Don’t delay a colonoscopy after abnormal results on this test
While taking an at-home screening for colon cancer might seem like an easy way to protect yourself, a new study shows what you do with the results could have dire consequences.
Waiting a year a more to get a colonoscopy after an abnormal at-home blood stool screening increases the chances of colorectal cancer and death, according to the study published in the journal Gastroenterology.
Researchers found that patients who waited more than 13 months to have a colonoscopy after an abnormal stool blood test were up to 1.3 times more likely to have colorectal cancer than those that had a colonoscopy three months after the abnormal at-home test.
Patients who delayed a colonoscopy by 16 months or more were 1.7 times more likely to be diagnosed with an advanced stage of cancer. Researchers also found the risk of colorectal cancer-related death increased by up to 1.5 times in patients who delayed their colonoscopy by more than 19 months.
“Any delay in getting access to a colonoscopy makes it harder to detect early cancer and makes it harder to remove pre-cancerous polyps, which can prevent colon cancer from happening later in life,” said Dr. Kevin Liebovich, the medical director of GI services at Condell Medical Center in Libertyville, Ill. “This study is another piece of information that confirms what physicians know and patients need to understand: colonoscopy is the best way of screening for and preventing colon cancer.”
Colorectal cancer is the third most common cancer among men and women in the U.S., but in its earliest stage, it’s not only easily diagnosed, but highly treatable. A screening colonoscopy can prevent cancer by removing pre-cancerous polyps or detecting the cancer at an early, treatable stage.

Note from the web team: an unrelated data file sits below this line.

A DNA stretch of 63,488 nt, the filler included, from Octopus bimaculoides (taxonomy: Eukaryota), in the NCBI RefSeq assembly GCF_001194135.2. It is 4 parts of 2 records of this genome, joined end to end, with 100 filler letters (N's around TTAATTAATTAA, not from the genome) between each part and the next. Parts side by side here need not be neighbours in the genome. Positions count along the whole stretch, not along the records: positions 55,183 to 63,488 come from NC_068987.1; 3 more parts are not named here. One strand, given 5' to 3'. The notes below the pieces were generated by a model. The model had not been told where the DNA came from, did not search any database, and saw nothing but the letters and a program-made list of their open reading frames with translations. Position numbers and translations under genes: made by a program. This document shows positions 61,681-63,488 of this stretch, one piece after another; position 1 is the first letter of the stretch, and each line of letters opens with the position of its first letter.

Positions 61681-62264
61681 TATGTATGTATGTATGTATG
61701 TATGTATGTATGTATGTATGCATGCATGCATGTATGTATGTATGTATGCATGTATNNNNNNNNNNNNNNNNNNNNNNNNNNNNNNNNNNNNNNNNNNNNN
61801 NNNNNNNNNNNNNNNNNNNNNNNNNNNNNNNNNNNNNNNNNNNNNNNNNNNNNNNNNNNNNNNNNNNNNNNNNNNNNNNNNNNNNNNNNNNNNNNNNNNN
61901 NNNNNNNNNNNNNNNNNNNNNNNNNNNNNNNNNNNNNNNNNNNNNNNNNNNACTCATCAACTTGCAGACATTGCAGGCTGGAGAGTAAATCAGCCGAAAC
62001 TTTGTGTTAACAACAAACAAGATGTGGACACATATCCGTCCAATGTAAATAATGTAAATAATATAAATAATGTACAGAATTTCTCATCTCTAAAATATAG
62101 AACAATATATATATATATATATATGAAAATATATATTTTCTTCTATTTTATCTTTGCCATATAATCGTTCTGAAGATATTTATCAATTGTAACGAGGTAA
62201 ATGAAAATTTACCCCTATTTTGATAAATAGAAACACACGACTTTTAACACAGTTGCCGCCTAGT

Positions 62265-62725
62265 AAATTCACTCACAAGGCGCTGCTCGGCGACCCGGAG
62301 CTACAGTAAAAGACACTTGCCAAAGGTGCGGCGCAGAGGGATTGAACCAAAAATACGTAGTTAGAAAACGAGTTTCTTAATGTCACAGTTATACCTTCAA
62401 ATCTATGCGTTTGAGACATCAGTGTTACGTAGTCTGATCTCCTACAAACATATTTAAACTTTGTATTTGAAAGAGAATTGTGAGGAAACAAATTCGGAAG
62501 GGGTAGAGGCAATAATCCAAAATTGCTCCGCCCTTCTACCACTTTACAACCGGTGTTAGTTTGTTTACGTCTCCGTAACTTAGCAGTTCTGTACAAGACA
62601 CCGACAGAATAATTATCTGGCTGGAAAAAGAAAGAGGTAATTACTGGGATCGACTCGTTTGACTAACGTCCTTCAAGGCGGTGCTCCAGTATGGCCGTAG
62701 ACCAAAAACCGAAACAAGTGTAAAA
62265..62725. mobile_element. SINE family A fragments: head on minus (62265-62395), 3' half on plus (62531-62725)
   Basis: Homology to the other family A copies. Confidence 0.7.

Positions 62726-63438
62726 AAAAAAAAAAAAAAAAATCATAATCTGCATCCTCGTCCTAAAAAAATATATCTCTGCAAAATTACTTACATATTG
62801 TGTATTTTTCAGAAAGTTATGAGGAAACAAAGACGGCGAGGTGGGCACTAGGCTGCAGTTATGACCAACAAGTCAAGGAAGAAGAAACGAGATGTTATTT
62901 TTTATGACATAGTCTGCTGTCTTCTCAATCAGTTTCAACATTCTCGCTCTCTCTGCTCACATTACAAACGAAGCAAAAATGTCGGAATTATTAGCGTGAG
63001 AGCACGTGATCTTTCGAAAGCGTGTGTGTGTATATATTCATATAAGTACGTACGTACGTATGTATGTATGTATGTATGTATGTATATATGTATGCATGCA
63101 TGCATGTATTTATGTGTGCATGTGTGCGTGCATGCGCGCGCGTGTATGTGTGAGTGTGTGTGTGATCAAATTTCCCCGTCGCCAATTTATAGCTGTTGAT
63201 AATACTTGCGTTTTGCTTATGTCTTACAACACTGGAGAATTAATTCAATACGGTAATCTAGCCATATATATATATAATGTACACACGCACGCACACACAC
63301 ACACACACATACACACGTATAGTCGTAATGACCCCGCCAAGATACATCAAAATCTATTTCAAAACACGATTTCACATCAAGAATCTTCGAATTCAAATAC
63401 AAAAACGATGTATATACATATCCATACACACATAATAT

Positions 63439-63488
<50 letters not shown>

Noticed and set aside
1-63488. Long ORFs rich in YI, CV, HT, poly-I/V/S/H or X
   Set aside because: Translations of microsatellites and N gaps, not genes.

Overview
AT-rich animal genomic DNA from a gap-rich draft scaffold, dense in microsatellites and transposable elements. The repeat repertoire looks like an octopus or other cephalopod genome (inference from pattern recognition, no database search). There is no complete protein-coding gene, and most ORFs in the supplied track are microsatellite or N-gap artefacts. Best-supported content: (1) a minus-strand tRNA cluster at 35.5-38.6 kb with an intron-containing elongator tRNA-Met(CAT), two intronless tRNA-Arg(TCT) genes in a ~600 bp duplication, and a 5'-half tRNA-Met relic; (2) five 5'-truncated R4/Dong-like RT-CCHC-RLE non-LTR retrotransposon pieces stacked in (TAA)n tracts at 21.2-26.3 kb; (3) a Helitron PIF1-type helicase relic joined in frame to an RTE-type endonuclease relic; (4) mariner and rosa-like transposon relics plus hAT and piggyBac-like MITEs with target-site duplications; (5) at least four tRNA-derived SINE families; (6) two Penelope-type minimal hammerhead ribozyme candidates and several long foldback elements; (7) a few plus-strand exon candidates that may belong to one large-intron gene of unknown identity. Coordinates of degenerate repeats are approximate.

Researchers examined data from more than 200,000 veterans between the ages of 50 and 75 who had performed fecal immunochemical tests (FIT) or fecal occult blood tests (FOBT) at home between 1999 and 2010 and had no history of colorectal cancer or inflammatory bowel disease.
Tests such as the FIT or FOBT screenings look for hidden blood in the stool. Depending on the test, they must be performed every one to three years with regular results. Abnormal results mean the patient must follow-up the at-home test with a colonoscopy. Dr. Liebovich said the use of such tests was on the rise before COVID-19, which only boosted their popularity.
“For patients, it might seem easier to do an at-home stool test than to have a colonoscopy, but the reality is easier doesn’t make it better,” Dr. Liebovich said. “If patients decline a colonoscopy, it’s better that they have a stool test than nothing all, but they need to be educated on the limitations of these tests.”
Screening colonoscopies are recommended for men and women between the ages of 50 and 75, with those who have certain risk factors such as a family history of colorectal cancer being eligible as young as 45.
“The key is to get screened because, at the end of the day, colon cancer is preventable.”
About the Author
Katie Dahlstrom, health enews contributor, is a public affairs coordinator with Advocate Health Care and Aurora Health Care. A storyteller at her core, she is a former newspaper reporter and spent nearly five years working as a public relations professional for Chicago’s commuter rail agency, Metra. Outside of work, she enjoys birding, photography and spending time with her husband and dog.